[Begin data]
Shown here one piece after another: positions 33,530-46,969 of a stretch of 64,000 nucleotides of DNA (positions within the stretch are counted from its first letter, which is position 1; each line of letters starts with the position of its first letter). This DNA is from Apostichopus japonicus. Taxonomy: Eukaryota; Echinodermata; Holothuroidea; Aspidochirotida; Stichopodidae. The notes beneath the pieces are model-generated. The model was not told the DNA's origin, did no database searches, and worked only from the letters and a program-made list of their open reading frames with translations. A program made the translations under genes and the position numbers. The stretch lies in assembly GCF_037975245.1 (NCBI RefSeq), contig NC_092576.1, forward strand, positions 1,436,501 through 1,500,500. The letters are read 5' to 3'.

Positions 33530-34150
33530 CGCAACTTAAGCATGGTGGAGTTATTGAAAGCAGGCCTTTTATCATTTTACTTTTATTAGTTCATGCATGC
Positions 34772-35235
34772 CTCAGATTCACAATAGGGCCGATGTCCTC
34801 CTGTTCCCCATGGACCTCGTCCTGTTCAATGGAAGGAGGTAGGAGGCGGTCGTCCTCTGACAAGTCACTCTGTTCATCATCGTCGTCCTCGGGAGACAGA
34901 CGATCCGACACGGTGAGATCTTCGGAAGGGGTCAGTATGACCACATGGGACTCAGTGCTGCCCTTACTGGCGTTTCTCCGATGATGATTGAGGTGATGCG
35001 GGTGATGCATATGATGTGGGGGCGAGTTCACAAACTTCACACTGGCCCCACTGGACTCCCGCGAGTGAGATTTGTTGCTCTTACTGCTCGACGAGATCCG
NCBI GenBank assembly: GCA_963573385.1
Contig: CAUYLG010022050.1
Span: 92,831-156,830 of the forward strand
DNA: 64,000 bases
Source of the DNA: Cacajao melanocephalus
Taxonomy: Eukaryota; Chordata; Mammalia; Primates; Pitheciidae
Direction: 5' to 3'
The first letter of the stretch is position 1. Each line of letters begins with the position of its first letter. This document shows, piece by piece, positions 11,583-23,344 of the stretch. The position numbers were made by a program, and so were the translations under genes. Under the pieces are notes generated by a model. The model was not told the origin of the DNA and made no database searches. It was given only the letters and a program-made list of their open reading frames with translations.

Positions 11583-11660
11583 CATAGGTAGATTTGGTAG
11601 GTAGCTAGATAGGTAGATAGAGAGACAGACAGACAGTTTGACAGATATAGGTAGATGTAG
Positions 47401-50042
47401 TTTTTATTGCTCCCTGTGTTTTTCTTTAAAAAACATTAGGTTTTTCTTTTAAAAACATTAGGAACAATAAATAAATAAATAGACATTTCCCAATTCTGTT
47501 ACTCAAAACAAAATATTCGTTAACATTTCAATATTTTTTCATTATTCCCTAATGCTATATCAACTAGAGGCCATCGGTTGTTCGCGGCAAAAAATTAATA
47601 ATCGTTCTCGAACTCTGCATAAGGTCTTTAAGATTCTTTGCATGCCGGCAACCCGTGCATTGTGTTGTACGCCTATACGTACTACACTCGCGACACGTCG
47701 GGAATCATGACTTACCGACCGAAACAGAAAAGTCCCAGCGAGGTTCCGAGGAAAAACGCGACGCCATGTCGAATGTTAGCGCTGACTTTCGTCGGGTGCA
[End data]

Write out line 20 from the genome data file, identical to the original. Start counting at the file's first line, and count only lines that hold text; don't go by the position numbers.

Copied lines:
Positions 47401-50042